Film review: THE GUILT TRIP, from Built For Speed

From Where’s Poppa to Psycho, the overbearing and intrusive mother and her henpecked son have, for decades, been staples of Hollywood films.   Similarly, the volatile pairing of the miserable uptight businessman and the irresponsible immature nut has been the basis of many road trip comedies.  Guilt Trip tries to combine these subgenres but the comic potential of this union has been squandered as this film is seriously lacking in genuine laughs.

In Guilt Trip, Andrew Brewster (Seth Rogen) is both the forlorn, browbeaten son and the snarky uptight business man as he struggles to salvage his cleaning product business amid relentless phone calls and visits from his doting, widowed Mum Joyce (Barbara Streisand).  With the possibility of re-introducing her to an old boyfriend in San Francisco, Rogen decides to take his mother on his latest sales trip across America.

Guilt Trip indulges all the standard mother and son gags: she nags him about his diet and his love life and takes every opportunity to embarrass him public.  Unfortunately, very few of these gags are actually funny.  There’s actually awkward empty spaces after each gag where director Anne Fletcher mistakenly thought the audience would be laughing.

It’s not that the pairing of Rogen and Streisand entirely lack chemistry, it’s just that the script doesn’t allow enough tension between them or provide sufficiently witty dialogue to make their exchanges funny. The film sets up various scenarios with comic potential, such as Joyce invading a business meeting but does nothing with them.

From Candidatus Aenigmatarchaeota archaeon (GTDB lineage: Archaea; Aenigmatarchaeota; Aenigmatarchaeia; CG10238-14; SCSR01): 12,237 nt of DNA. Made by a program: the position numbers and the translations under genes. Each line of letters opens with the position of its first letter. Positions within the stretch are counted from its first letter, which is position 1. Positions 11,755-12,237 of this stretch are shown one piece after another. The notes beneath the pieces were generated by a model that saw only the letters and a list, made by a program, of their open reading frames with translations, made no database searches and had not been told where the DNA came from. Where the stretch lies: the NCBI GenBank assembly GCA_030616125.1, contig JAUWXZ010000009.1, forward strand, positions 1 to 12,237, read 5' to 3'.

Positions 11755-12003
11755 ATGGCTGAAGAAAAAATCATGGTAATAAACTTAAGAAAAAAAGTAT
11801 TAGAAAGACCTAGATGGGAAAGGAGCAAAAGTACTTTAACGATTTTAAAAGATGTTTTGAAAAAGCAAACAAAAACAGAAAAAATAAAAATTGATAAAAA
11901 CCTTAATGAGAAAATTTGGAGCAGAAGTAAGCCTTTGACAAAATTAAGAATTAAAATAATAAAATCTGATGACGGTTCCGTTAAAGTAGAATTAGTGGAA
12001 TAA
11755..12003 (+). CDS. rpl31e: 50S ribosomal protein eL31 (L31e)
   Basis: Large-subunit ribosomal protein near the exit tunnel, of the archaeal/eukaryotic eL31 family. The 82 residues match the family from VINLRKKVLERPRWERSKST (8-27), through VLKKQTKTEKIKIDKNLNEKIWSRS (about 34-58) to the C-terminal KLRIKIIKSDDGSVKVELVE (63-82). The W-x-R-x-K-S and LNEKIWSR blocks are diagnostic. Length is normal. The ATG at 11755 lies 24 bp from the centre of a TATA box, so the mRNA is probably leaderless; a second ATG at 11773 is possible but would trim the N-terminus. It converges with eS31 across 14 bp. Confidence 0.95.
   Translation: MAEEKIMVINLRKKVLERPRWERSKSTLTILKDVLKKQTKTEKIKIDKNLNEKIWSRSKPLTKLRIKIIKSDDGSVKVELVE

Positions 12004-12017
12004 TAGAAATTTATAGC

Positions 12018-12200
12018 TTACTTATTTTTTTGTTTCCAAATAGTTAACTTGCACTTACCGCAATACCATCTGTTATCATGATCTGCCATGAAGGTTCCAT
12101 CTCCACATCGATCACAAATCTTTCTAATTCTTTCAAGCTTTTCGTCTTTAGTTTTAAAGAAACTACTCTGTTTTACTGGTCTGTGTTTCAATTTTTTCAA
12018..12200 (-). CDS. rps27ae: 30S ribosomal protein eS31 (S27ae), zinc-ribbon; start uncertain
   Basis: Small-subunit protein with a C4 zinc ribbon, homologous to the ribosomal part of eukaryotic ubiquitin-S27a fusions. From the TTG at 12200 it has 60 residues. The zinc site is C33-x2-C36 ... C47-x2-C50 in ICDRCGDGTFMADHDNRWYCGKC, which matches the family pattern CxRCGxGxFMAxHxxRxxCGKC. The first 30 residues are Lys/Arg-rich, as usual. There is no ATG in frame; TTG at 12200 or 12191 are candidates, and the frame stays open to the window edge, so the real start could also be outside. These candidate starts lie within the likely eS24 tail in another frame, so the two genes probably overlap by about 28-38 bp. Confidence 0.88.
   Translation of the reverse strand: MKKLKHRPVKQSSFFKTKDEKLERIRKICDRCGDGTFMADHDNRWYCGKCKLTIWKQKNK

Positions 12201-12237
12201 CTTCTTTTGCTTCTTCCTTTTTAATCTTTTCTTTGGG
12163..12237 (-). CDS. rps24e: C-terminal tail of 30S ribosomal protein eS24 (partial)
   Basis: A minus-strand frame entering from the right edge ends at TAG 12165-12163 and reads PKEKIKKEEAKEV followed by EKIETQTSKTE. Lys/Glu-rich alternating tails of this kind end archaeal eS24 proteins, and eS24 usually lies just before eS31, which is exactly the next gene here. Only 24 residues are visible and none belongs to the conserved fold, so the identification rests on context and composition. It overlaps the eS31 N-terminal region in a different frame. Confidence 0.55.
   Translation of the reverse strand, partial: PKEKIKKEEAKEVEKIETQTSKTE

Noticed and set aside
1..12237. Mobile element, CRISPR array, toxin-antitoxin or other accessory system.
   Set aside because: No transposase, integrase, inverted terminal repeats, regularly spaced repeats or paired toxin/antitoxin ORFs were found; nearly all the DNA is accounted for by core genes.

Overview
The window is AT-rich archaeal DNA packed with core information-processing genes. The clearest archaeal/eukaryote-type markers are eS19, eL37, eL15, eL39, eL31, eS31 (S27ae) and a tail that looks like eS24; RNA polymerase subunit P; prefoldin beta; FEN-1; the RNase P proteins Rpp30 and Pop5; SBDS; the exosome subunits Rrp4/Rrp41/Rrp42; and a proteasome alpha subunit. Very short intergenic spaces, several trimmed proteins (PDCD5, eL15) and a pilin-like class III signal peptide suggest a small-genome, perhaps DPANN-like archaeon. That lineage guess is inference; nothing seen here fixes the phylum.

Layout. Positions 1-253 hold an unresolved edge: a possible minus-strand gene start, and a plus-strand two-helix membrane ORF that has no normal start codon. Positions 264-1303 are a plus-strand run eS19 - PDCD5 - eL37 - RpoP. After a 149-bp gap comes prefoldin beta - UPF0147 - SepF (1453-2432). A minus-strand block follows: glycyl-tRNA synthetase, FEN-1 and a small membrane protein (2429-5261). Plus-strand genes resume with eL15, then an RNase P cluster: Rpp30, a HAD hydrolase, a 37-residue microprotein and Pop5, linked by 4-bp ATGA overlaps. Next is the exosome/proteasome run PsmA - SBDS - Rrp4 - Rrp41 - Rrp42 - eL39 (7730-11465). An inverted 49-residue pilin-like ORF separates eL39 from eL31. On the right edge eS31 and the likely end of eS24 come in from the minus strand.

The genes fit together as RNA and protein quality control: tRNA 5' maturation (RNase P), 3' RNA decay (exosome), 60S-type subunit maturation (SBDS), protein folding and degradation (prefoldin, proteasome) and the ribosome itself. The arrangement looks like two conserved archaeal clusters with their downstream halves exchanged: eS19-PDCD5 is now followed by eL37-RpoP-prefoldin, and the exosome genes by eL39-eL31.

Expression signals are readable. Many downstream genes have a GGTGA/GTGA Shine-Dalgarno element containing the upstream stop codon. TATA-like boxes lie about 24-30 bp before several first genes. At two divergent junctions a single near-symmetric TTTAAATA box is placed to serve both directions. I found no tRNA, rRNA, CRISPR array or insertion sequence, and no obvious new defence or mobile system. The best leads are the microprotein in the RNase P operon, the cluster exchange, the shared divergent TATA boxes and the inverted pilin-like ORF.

More successful are the straight dramatic moments where the two confront their personal differences and where Streisand laments a past romance. In fact, Rogen’s more tolerable playing it straight in these more serious scenes than when he does his comical goofball routine.  Streisand’s also better (but hardly memorable) in the dramatic moments than in the half-baked comic set-ups. For the most part Babs seems to be coasting in this film and she only comes to life when paying out on the self-centred Andrew.

Aside from being a luke-warm comedy, the standout problem with this film is its overwhelming use of product placement.  Nearly every scene belts us over the head with some major corporate brand.  Also, for a road trip film there’s very little in the way of stunning scenery, in fact mother and son sneer at the idea of surveying the magnificent natural wonder of the Grand Canyon.

Guilt Trip is not the enormous squawking turkey some have suggested, it’s a comedy dud but it survives on some vaguely credible scenes of family drama.


Nick’s rating: Two and a half stars.

Classification: M

Director(s): Anne Fletcher

Release date: 24th Jan 2013

Running time:  95 mins.


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